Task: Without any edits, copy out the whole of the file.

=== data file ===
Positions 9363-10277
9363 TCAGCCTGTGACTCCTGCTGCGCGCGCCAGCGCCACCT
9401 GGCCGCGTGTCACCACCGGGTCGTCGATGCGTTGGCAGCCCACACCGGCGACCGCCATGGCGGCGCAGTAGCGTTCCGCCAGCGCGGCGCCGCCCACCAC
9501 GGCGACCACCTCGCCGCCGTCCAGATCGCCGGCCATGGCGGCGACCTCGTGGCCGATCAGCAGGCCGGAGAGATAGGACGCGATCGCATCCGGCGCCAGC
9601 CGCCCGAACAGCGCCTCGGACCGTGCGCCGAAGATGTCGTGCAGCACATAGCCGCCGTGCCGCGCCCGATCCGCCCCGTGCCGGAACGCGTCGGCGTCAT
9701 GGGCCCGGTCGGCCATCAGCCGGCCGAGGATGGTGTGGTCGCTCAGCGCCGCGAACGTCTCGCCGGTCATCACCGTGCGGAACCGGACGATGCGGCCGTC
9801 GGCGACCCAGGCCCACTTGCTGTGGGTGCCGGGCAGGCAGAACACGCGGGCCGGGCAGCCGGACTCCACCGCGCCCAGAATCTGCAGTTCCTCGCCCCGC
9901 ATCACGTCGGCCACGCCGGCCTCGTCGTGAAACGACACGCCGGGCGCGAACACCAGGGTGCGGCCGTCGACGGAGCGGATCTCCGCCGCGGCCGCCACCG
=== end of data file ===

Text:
Positions 9363-10277
9363 TCAGCCTGTGACTCCTGCTGCGCGCGCCAGCGCCACCT
9401 GGCCGCGTGTCACCACCGGGTCGTCGATGCGTTGGCAGCCCACACCGGCGACCGCCATGGCGGCGCAGTAGCGTTCCGCCAGCGCGGCGCCGCCCACCAC
9501 GGCGACCACCTCGCCGCCGTCCAGATCGCCGGCCATGGCGGCGACCTCGTGGCCGATCAGCAGGCCGGAGAGATAGGACGCGATCGCATCCGGCGCCAGC
9601 CGCCCGAACAGCGCCTCGGACCGTGCGCCGAAGATGTCGTGCAGCACATAGCCGCCGTGCCGCGCCCGATCCGCCCCGTGCCGGAACGCGTCGGCGTCAT
9701 GGGCCCGGTCGGCCATCAGCCGGCCGAGGATGGTGTGGTCGCTCAGCGCCGCGAACGTCTCGCCGGTCATCACCGTGCGGAACCGGACGATGCGGCCGTC
9801 GGCGACCCAGGCCCACTTGCTGTGGGTGCCGGGCAGGCAGAACACGCGGGCCGGGCAGCCGGACTCCACCGCGCCCAGAATCTGCAGTTCCTCGCCCCGC
9901 ATCACGTCGGCCACGCCGGCCTCGTCGTGAAACGACACGCCGGGCGCGAACACCAGGGTGCGGCCGTCGACGGAGCGGATCTCCGCCGCGGCCGCCACCG